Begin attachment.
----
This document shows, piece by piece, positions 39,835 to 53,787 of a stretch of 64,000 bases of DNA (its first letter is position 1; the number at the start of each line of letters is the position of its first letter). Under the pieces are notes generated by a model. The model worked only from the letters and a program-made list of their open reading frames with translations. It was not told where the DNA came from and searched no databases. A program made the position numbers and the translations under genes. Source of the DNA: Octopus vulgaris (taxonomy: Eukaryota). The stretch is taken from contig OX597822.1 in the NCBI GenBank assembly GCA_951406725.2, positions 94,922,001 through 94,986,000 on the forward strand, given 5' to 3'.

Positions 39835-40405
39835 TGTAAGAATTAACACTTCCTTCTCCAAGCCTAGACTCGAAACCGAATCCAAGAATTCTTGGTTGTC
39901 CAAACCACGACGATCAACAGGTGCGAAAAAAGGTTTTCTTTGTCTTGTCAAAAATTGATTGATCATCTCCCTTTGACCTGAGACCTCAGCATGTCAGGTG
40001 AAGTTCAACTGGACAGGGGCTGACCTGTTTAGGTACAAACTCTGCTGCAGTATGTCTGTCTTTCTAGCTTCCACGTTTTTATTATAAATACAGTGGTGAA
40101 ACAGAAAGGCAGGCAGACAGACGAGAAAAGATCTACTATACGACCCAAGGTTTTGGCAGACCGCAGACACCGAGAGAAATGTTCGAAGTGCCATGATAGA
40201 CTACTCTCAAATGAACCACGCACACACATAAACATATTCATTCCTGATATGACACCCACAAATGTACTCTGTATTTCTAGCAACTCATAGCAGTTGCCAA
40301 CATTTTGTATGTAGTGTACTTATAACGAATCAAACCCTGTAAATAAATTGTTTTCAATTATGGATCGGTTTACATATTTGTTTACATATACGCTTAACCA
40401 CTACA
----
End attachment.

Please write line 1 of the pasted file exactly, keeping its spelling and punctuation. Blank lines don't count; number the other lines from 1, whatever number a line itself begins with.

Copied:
This document shows, piece by piece, positions 39,835 to 53,787 of a stretch of 64,000 bases of DNA (its first letter is position 1; the number at the start of each line of letters is the position of its first letter). Under the pieces are notes generated by a model. The model worked only from the letters and a program-made list of their open reading frames with translations. It was not told where the DNA came from and searched no databases. A program made the position numbers and the translations under genes. Source of the DNA: Octopus vulgaris (taxonomy: Eukaryota). The stretch is taken from contig OX597822.1 in the NCBI GenBank assembly GCA_951406725.2, positions 94,922,001 through 94,986,000 on the forward strand, given 5' to 3'.